By Jean Marbella
The Baltimore Sun
3:23 PM EDT, August 11, 2012
Benfleet, Essex, England
Toward the end of a recent mountain bike race, Georgia Gould was leading until her leg cramped up and she was overtaken. In another, she had a flat tire, allowing two riders behind her to speed past and leave her in their dust.
On Saturday, at the Olympics, the Baltimore native was determined that no last-minute snafu was going to knock her out of the third-place position she had maintained through most of the 4.7-kilometer race.
"I definitely had that in mind. I didn't want to take any risks on the last lap," said Gould, the bronze medal now securely around her neck. "I still can't believe nothing happened in the last lap."
Julie Bresset of France led from the start of the 4.7-kilometer course to finish first in 1 hour, 30 minutes and 52 seconds, one minute and two seconds ahead of Sabine Spitz of Germany, the gold medalist in Beijing. Gould finished at 1 hour and 32 minutes.
In the audience on the windswept course, which slopes down toward the Thames Estuary, were Gould's parents, brothers and other family members -- including her grandmother, Nancy Rouse, whose 80th birthday was Saturday.
"I was able to go out and have dinner with my mom and grandmother the other night," said Gould, 32, who grew up in Guilford and Ruxton and now lives in Fort Collins, Colo. "I'm looking forward to celebrating with her tonight."
It was the first time an American woman had medaled in mountain biking since 1996, also the first year that it was an Olympic event.
Gould could be excused for feeling snake-bit going into this, her second Games. In June, in a World Cup race in Mont-Sainte-Anne in Canada, she lost her lead in the final lap when her leg cramped up. Last month, in another World Cup race, in Windham, N.Y., she could see the finish line when her tire went flat and other racers passed her.
There would be no mishaps this time, although Bresset, 23, would prove unbeatable by anyone, leaving Spitz and Gould to battle for second.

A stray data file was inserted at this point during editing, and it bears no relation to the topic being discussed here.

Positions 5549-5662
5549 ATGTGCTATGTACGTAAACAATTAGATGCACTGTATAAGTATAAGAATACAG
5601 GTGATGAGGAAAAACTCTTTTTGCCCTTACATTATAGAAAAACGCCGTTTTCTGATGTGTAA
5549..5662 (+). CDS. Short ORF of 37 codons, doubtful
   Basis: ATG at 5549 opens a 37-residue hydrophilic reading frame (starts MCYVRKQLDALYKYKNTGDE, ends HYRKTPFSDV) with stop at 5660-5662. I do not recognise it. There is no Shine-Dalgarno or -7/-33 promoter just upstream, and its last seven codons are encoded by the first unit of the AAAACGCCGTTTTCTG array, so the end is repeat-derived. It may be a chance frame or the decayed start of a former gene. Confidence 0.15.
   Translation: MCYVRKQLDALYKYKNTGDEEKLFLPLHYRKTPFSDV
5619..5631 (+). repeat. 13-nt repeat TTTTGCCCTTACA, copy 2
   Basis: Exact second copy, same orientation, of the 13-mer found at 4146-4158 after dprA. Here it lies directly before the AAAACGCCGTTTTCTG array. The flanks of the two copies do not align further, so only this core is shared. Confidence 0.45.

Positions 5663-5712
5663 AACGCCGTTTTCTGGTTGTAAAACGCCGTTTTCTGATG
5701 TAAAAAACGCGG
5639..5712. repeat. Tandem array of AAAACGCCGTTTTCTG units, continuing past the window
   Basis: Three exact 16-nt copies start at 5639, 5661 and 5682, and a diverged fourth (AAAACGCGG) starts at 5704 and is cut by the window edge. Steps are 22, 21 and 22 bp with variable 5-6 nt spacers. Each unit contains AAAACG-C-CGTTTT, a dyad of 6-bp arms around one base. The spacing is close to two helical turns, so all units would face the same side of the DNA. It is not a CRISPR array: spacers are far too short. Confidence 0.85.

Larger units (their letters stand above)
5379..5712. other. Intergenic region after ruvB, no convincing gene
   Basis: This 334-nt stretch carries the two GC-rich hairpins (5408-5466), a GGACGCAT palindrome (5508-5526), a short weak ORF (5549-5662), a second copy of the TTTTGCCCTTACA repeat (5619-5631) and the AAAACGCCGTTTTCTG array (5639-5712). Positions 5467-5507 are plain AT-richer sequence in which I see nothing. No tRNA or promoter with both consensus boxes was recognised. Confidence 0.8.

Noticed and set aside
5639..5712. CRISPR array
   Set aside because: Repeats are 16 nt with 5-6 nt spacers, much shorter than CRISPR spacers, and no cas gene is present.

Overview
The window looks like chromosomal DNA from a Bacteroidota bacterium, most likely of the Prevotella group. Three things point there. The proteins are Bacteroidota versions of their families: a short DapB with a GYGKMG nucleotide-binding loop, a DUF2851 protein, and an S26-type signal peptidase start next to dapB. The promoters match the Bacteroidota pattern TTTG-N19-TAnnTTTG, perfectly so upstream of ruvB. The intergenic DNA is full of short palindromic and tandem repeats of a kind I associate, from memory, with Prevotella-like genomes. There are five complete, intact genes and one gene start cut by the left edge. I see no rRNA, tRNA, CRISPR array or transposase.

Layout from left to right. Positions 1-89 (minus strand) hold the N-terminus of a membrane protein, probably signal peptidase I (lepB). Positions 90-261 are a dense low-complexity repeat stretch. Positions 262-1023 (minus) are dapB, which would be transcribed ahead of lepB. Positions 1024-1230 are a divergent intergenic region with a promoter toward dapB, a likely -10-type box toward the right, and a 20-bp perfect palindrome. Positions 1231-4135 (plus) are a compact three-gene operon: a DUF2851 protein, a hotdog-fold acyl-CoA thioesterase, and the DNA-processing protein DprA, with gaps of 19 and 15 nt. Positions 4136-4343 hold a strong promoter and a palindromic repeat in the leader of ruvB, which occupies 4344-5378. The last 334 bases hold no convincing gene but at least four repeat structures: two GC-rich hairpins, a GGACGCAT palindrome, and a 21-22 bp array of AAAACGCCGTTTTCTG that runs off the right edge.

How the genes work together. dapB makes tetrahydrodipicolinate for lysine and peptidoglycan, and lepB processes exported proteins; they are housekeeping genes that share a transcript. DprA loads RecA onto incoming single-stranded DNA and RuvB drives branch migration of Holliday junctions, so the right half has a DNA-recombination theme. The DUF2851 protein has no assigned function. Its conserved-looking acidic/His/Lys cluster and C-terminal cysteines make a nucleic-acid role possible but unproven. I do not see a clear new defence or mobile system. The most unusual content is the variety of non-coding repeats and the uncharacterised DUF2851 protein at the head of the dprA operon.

"I used technique and decided to go ahead quite soon," Bresset said.
Spitz, 40, said with Gould strong in the climbs, she was glad to win the "fight for the silver medal. The silver medal is the one I'm still missing in my collection," said Spitz, who won the bronze in Athens.
After ending the first lap in ninth place, Gould rose to fourth by the second time around. Soon, though, she was in third, where she was "feeling comfortable" until Spitz crashed on some rocks on a steep part of the course called Deane's Drop. Spitz was not injured, nor was her bike broken, and she was able to continue. But the path was too narrow for Gould to get through, slowing her down as she waited for Spitz to recover.
"It was just that little bit that Julie needed to just punch it," Gould said of Bresset opening up her lead. "That's where she got the gap. It was back and forth a bit with Sabine. She got the better of me."
The course was built on the 550-acre Hadleigh Farm site owned by the Salvation Army, in the shadow of the 700-year-old Hadleigh Castle. More than 500 tons of rocks and 3,500 tons of crushed stone were hauled in to the site, on the estuary that leads to the North Sea, to create a course with such descriptive sections as Snake Hill and The Rock Garden.
Gould and U.S. teammate Lea Davison, 29, of Jericho, Vt., got off to slow starts, getting trapped behind a clump of riders.
"I sort of picked the wrong side to come up on, I guess, and I just sort of went backwards at the start," said Gould of beginning the race on the right side of the trail. "I lost a lot of time at the beginning. I tried to just be patient and move up where I could. I could see up ahead there was a little bit of cat-and-mouse going on. They weren't just drilling it, maybe I still had a chance of making it up to that front group."
Davison, who finished 11th in the 30-rider field, said she could hear the announcer calling the race and heard that Gould was in third. She was thrilled her teammate maintained her position to the end.
"She really deserves it after a lot of bad luck in the World Cups this summer," Davison said. "She's proved that she can be up there, and she did it on a big day."
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